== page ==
Class 2 of equipment utilization is similar to Class 1 except that the equipment used is “customizable” to an individual’s needs.  Items of this nature can include baseball bats, bowling balls, and tennis rackets.  Just a couple of the multitude of specifications that might be customized are the handle or grip size and the total weight and/or balance of the equipment.  While customized equipment is ideally supposed to be a better fit and closer to perfection for a performer (and it often is), most everyone that has ever used custom equipment can also testify that he has had a horrible experience on at least one occasion.  Custom equipment can oftentimes be further away from perfection.  One minor reason is that more “hand working” is often required and it is just a fact of life that machines can often produce better results than humans.  A far greater reason, however, is that the fitter of the equipment is not sufficiently qualified, putting the performer’s equipment in a state that is worse than non-customized equipment of the same kind.  These circumstances can result in both better and much more frustrating experiences than when performing with Class 1 equipment.  Class 2 use shares a concept with Class 1 in that the same equipment is generally used over and over again in the course of performing.  Thus, even with an imperfect human action plus an imperfect piece of equipment (a bat with a handle made just slightly too large for example), consecutive repetitions are usually performed with the same equipment, and each consecutive attempt allows the performer to become more acclimated to any nuances of the individual piece and make potential adjustments to try and make the next performance “a little closer to perfect.”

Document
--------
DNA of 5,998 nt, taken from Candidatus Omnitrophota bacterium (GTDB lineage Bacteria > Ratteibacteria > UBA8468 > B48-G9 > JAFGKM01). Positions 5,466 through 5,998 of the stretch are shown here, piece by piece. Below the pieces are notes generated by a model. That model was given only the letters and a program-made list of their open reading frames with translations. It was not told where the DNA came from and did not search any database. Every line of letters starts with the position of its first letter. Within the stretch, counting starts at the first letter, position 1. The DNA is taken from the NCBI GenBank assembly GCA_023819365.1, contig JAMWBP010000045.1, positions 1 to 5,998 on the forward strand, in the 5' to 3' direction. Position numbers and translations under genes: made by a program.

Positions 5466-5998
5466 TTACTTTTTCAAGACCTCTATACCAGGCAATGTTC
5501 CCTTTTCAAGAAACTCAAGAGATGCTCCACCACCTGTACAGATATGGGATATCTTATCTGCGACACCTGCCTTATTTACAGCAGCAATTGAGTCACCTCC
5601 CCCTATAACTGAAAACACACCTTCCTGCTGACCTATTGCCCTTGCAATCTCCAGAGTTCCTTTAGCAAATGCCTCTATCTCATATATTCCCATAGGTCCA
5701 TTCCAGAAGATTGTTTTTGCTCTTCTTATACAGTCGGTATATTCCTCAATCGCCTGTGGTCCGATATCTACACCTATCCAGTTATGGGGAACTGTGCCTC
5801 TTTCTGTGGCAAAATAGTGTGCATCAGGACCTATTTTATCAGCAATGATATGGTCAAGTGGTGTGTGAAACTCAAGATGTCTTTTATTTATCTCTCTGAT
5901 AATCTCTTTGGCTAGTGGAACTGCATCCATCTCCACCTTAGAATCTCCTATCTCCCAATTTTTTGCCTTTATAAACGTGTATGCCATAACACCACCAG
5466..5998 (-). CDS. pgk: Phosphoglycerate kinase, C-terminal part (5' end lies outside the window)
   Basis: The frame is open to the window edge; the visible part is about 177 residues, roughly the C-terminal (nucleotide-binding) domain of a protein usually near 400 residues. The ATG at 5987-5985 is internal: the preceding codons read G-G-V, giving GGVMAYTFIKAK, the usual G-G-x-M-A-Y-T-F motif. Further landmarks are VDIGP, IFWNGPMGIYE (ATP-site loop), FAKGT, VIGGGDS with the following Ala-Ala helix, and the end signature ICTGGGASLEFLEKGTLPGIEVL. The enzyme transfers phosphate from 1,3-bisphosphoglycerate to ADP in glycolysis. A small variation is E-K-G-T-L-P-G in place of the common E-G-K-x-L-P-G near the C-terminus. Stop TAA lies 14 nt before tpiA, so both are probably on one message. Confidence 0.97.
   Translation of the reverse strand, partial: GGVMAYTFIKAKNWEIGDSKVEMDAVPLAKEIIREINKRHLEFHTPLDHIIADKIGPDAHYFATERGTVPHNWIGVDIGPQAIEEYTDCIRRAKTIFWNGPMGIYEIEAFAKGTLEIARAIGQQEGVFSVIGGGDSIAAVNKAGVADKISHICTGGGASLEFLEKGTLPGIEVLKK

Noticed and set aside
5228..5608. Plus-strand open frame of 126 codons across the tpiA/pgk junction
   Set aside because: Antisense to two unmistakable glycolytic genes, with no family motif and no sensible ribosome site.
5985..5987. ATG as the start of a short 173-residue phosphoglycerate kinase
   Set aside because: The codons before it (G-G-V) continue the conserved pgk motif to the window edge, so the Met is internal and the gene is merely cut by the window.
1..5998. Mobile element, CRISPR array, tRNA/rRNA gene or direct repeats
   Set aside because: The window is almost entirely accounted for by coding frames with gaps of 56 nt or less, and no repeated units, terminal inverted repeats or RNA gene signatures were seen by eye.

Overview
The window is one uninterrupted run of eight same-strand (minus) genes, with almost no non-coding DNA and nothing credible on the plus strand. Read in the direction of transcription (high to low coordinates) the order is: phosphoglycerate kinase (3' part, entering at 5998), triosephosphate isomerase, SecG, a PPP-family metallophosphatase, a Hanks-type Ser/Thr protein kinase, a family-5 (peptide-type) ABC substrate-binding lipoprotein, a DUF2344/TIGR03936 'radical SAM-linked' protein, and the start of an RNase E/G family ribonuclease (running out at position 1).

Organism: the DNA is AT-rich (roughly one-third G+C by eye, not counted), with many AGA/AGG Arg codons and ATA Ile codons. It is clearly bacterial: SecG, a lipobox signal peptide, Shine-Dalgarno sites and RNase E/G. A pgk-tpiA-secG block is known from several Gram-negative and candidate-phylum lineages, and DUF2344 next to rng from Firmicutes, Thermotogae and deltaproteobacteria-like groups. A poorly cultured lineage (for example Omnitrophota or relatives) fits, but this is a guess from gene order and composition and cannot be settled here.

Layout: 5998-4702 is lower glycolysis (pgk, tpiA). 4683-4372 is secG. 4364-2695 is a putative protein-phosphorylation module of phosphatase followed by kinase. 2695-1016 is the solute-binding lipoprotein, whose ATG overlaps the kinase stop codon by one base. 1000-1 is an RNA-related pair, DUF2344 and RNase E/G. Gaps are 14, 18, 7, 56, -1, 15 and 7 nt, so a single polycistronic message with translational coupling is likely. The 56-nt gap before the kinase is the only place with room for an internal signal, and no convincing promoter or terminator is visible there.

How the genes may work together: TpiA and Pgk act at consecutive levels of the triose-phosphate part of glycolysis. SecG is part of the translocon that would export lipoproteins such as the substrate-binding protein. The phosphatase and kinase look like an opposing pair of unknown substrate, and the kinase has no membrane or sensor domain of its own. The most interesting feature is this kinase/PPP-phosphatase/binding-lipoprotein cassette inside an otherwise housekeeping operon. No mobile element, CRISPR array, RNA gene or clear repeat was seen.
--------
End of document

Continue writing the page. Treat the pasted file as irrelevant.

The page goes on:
A golf club can be considered to be in Class 2 of equipment use, provided one is talking about using one individual golf club only.  Do not get too far ahead by thinking in terms of a “matched set” just yet.  Perhaps you have discovered at some point that swinging the same golf club repeatedly at the driving range often results in eventually swinging and/or hitting the ball better, but that this is not really quite the same game as playing golf when actually getting on the course.  Consequently, a Class 3 of equipment usage needs to be devised, whereby whether customized or not, a new element is introduced, which is that of routinely having to change equipment for successive performances.  The challenge in equipment design and fitting can increase with a higher class number.  While I am quite sure there are other activities that fall within Class 3 of equipment usage characteristics, golf is the only one I can readily think of as I write this.

It is this very unique property of golf club usage that is directly related to the prescribed overlapping or interlocking of hands when taking a golf grip.  Such a gripping style is absolutely not related to the falsely perpetuated statement that a golf swing is “more difficult” to perform than other activities.  If a golf swing were “harder,” then a golf ball would be made “bigger” than in other activities rather than smaller, and whoever believes that hitting something that sits still is inherently more difficult than hitting something that is moving has an obvious case of Golfer’s Brain.  Next time I will begin to meld some of these golf swing and equipment facets together to see what can be expected to happen en route to further deciphering why a golf club should be gripped the way that it should.